Rodriguez said a 30-year-old Columbus man was hospitalized with mumps.

Mumps is a viral infection of the salivary glands, according to the Centers for Disease Control and Prevention website. It can spread through coughing, sneezing or contact with saliva or mucus.

“This is not an illness that is spread casually … (like) walking by somebody who has the mumps,” Rodriguez said.

Rodriguez said Columbus Public Health recommended the students be isolated to prevent exposure to others.

According to the CDC website, the disease can be carried without any symptoms. Rodriguez said there might be carriers of mumps on campus who have not yet been reported.

Those who are affected by mumps might have swollen and tender salivary glands under the ears or jaw on the side of the face, fever, headache, muscle aches, tiredness, loss of appetite and inflammation of the testicles in men, according to the CDC. The website also says there is no specific treatment for mumps, but it is usually gone in a week or two.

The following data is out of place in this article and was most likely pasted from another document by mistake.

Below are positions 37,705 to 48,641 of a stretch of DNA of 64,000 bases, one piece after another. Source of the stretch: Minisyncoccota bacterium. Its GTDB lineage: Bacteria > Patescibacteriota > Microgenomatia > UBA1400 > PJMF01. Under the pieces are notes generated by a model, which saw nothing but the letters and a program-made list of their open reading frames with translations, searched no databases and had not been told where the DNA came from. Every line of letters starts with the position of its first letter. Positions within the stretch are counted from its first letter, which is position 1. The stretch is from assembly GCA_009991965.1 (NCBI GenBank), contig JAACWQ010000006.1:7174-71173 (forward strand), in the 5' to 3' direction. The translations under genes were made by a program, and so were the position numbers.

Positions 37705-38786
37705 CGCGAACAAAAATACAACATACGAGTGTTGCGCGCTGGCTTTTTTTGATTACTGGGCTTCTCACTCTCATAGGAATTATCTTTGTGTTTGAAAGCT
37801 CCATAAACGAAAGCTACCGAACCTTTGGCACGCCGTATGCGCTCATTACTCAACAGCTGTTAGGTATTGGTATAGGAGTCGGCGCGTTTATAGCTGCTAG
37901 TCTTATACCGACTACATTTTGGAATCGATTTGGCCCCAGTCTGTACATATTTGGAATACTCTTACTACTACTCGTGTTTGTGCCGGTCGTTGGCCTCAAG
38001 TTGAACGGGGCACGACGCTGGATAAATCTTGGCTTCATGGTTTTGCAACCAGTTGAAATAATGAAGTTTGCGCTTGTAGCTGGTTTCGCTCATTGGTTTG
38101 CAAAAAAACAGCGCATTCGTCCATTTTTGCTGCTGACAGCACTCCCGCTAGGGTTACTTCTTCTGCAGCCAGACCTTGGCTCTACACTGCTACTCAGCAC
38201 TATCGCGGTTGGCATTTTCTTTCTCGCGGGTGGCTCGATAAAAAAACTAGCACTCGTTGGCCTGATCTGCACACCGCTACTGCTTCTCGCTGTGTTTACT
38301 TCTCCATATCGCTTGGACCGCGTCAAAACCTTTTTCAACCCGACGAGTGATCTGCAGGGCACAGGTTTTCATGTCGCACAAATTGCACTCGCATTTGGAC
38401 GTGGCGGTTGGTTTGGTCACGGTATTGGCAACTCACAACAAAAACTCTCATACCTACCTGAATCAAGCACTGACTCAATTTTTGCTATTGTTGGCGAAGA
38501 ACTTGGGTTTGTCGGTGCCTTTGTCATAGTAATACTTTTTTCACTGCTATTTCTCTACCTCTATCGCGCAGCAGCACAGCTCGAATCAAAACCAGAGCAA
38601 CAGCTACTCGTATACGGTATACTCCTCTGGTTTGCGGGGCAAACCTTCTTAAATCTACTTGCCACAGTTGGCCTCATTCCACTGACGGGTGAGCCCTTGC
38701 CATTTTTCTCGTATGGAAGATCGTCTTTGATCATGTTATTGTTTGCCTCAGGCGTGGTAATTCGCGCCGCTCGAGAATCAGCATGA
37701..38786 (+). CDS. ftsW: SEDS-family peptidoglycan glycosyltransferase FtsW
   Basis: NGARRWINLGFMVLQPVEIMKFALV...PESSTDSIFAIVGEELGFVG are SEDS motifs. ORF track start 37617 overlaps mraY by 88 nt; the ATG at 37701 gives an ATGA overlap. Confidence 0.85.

Dave Isaacs, spokesman for Student Life, said OSU is working closely with Columbus Public Health.

“We encourage any student who has symptoms, or feel they may have been exposed to the mumps, to seek medical treatment,” Isaacs said in an email.

Some students at OSU, though, said they aren’t concerned they’ll catch mumps.

Chrissy Rawlins, a second-year in Spanish, said she doesn’t feel any more at-risk on campus than she would otherwise.

“My whole life I’ve gone to school somewhere, so I don’t feel less safe, even in the dorms,” Rawlins said.